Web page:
Hi, Kerri! For whatever reason, I have always been a little bit secretive about my diabetes--that's not really good and I think that lately, I am finally growing out of doing that. If someone is interested in my pump, or asks me something specific about diabetes, I have no problem opening up about it. But I have the hardest time telling new people that I am a diabetic. My family hardly ever mentions it, and even though my mom was always really helpful in the "early days" when I still lived at home, now that I am married and just see her and my dad on visits, I don't even feel comfortable admitting that I feel low and I'll usually just take a few glucose tablets undercover. Isn't that something? Now with my husband and daughter, its different. I feel comfortable asking my husband to get me juice if I need it and we talk about diabetes more. This blog is actually helping me become more comfortable with the topic, as I see you openly testing your blood sugar, etc. I need to be more open about it, too. I was diagnosed later in life than you were, at age 14, so maybe that has something to do with it, or my upbringing. My parents are great and I am totally positive that they would be more than supportive if I were to bring up the subject, but they never really acknowledge the fact that I am a diabetic anymore. Maybe they had a hard time with it and now since I no longer live under their roof, they are taking a "break!"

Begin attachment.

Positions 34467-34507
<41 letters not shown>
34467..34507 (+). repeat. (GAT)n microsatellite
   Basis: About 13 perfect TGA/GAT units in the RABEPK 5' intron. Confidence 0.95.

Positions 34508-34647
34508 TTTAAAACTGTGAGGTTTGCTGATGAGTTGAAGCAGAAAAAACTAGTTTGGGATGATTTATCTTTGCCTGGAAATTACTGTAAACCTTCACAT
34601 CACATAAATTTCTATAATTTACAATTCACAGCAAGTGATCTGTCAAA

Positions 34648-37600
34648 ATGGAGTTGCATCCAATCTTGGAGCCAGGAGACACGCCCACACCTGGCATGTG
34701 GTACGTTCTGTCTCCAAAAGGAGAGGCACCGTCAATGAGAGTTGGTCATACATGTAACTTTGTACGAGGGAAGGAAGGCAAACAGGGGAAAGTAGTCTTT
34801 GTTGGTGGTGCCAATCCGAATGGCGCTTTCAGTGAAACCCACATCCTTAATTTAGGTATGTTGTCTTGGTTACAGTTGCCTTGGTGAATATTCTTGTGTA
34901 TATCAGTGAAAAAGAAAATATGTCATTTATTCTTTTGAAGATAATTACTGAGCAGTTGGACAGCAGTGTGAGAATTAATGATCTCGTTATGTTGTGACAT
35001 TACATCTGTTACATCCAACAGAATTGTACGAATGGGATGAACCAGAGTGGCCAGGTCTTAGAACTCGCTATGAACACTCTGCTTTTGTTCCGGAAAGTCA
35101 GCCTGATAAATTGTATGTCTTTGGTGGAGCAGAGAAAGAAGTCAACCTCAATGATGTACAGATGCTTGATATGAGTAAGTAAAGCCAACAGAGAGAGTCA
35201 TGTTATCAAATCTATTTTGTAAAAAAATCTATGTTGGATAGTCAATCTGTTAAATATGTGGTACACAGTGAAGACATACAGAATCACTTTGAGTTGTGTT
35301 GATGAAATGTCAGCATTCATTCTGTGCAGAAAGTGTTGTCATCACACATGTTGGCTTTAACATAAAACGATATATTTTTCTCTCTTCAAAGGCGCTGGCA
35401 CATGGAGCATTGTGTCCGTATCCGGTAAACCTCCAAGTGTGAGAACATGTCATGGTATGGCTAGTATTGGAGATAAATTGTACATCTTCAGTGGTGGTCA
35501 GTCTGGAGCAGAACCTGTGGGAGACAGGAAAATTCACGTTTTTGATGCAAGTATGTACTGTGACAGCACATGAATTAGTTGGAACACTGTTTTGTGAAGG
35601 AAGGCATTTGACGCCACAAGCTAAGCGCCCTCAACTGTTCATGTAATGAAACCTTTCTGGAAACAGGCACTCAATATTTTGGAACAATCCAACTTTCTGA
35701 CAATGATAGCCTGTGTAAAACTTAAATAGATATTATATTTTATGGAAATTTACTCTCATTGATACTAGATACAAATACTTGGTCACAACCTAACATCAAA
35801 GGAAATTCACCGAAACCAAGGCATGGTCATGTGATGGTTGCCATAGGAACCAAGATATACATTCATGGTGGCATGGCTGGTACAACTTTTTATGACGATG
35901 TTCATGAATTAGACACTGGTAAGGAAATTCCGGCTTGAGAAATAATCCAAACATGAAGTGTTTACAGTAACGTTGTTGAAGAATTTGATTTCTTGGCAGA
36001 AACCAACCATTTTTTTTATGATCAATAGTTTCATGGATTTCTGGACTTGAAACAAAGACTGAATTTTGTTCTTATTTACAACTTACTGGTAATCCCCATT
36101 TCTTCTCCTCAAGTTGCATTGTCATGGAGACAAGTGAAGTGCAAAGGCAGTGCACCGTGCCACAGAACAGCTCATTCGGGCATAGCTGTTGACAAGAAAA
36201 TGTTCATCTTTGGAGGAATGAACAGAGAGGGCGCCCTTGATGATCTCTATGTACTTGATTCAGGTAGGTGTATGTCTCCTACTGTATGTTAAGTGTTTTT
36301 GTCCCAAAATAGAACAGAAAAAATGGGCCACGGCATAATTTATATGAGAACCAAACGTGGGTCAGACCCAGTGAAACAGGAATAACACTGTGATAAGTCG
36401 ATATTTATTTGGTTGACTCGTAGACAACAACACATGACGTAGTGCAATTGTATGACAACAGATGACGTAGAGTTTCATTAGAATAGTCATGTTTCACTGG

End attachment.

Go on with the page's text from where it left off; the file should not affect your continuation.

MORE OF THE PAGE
Kerri,
You are a wonderful, caring and strong person. There is no doubt about that! We all must let down our guard, expose are vulnerability and weaknesses and need for help from others. This makes us AND THOSE AROUND US in fact stronger and better human beings. Hej, it gives me a chance to send you a ((((((HUG)))))))!

I know what you mean about feeling exposed because of the need to treat a low. Emotions tends to be more on the outside when low, at least that is the case for me. Sometimes I am very emotional when low, other times not. It can’t really be predicted, but I do suspect that it has something to do with the context of the given low, whether I’ll be an emotional wreck or not :-)

My colleagues are very supportive too, although not everybody knows very much about diabetes. Those closest to me have of course had the crash course in diabetes, but as I work in a large research group of more than 50 people, where the exchange of personnel is relatively large, then it is impossible to keep everybody equally informed. Although I do not hide it in anyway, I am sure that some may not even know that I am diabetic.